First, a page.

Last weekend we discussed the planned video conference call between US President Joe Biden and Russian President Vladimir Putin where they would discuss the massing of Russian troops on the Ukrainian border. At the time, the State Department said that Biden would be threatening severe economic sanctions on Russia if Putin chose to move his troops into that country. The call took place yesterday as scheduled, though it wasn’t broadcast for public consumption. Details of the discussion emerged afterward, however, and Biden reportedly made those threats as promised. For his part, Putin appeared to shrug off both the allegations of an impending invasion and the thought of any new sanctions on his country. The Associated Press described the call in mild tones, only saying that they produced “no breakthrough in Ukraine tensions.”
President Joe Biden and Vladimir Putin were still far apart after two hours of talks on the escalating crisis caused by Russia’s massing of tens of thousands of troops near its border with Ukraine.
Biden delivered a simple message during Tuesday’s video call with Putin: invade Ukraine again and face painful sanctions that will do resounding harm to your economy. Putin had his own blunt take, according to his foreign adviser Yuri Ushakov, telling the U.S. president that “the Russian troops are on their own territory, and they don’t threaten anyone.”
With no immediate breakthrough to ease tensions on the Ukraine question, the U.S. emphasized a need for diplomacy and de-escalation, while issuing stern threats to Russia about the high costs of a military incursion.
Putin’s position is unsurprising and mostly what most analysts had predicted. The idea that tens of thousands of troops staged on the Ukrainian border with large supply lines established behind them “don’t threaten anyone” is rather laughable, but technically true. As long as they stay on their side of the border, where Putin puts his troops is basically his own business. But he’s clearly sending a message to the current Ukrainian government, NATO, and the rest of the world.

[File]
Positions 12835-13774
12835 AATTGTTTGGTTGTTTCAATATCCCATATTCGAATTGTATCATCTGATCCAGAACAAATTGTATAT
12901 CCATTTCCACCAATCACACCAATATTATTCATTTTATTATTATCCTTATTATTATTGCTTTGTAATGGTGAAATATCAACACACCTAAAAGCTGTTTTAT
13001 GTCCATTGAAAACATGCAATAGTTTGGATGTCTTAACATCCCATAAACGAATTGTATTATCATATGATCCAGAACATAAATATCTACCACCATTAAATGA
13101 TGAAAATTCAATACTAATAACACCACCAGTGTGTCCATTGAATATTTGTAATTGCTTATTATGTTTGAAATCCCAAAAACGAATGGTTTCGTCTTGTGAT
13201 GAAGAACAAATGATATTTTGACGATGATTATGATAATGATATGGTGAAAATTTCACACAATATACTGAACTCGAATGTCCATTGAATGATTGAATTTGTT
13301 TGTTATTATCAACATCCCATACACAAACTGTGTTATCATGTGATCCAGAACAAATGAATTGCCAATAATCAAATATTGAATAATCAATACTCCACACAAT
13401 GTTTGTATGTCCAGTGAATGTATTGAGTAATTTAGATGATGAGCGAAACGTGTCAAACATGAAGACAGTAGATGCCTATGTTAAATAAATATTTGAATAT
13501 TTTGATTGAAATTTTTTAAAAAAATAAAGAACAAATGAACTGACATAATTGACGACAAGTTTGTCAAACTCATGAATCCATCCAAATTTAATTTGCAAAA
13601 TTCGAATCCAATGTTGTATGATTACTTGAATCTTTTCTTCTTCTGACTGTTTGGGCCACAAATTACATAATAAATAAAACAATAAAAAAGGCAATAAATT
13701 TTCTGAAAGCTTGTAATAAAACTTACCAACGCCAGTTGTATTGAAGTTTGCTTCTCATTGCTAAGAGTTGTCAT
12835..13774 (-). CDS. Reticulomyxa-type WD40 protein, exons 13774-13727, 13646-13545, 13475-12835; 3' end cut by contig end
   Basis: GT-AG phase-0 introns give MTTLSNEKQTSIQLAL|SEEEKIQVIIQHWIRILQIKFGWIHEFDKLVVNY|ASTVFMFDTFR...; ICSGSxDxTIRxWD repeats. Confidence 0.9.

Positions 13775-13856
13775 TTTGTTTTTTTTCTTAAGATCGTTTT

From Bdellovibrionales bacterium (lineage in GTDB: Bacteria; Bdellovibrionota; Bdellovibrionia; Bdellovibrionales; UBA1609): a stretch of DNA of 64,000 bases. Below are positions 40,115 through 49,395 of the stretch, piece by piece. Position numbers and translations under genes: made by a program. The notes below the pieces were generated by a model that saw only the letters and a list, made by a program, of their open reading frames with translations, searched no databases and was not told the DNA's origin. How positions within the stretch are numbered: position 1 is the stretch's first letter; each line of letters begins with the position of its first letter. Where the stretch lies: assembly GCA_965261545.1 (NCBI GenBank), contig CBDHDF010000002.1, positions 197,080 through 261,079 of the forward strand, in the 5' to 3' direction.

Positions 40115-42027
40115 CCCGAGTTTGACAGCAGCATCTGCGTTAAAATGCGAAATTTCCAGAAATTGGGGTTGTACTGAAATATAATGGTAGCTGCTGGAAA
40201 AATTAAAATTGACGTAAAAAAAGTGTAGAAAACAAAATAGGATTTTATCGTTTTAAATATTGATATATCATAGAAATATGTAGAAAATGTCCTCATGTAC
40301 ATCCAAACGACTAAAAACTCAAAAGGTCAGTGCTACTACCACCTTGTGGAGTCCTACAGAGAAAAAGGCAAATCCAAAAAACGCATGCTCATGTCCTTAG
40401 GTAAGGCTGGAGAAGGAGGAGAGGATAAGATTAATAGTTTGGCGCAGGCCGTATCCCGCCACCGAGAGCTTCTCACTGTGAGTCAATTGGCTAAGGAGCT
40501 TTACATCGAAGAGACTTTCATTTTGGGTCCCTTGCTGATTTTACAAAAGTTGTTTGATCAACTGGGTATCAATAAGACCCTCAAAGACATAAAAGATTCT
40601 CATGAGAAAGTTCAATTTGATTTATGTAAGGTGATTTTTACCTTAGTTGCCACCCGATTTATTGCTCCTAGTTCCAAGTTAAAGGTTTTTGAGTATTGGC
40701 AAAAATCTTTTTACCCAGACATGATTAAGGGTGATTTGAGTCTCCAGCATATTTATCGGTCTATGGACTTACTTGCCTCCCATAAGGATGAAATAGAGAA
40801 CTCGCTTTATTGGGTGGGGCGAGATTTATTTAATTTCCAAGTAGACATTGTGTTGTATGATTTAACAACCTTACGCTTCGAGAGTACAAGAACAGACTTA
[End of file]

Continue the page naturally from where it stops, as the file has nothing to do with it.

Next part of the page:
As far as the new sanctions go, Russian foreign adviser Yuri Ushakov described the threats as being irrelevant. “Sanctions aren’t something new, they have been in place for a long time and will not have any effect,” he said.
Biden did add one more economic threat to the pile, insinuating that the United States’ support of the Nord Stream 2 pipeline between Russia and Germany would end. A leading US envoy told reporters that if Putin invades Ukraine, the expectation is that “the pipeline will be suspended.”
Putin reportedly had some demands of his own. He told Biden that he insists that we commit to ensuring that Ukraine is never allowed to become a member of NATO and that there will never be any new missile systems placed in Ukraine by the United States or any other NATO members. This seemed to be a direct response to Biden’s declaration that a Russian invasion would prompt the United States to bolster the defensive capabilities of allied nations in the region. Jake Sullivan was quoted as saying that such a move by Russia would cause America to “provide additional defensive material to the Ukrainians … and we would fortify our NATO allies on the eastern flank with additional capabilities in response to such an escalation.”
The two leaders spent a couple of hours on the call, with parts of the conversation reportedly seeming friendly and even humorous. But in terms of actual progress, there simply wasn’t any. Putin obviously isn’t ready to make any concessions and he doesn’t appear to be terribly worried about any of Biden’s threats. There was no suggestion of withdrawing his troops from the border and plenty of threats as to what might happen if he is “provoked” into taking military action. This didn’t turn into a case of the Russian president banging his shoe on the table, but the two leaders also completely failed to move the needle on the current tensions being seen on the border of Ukraine.
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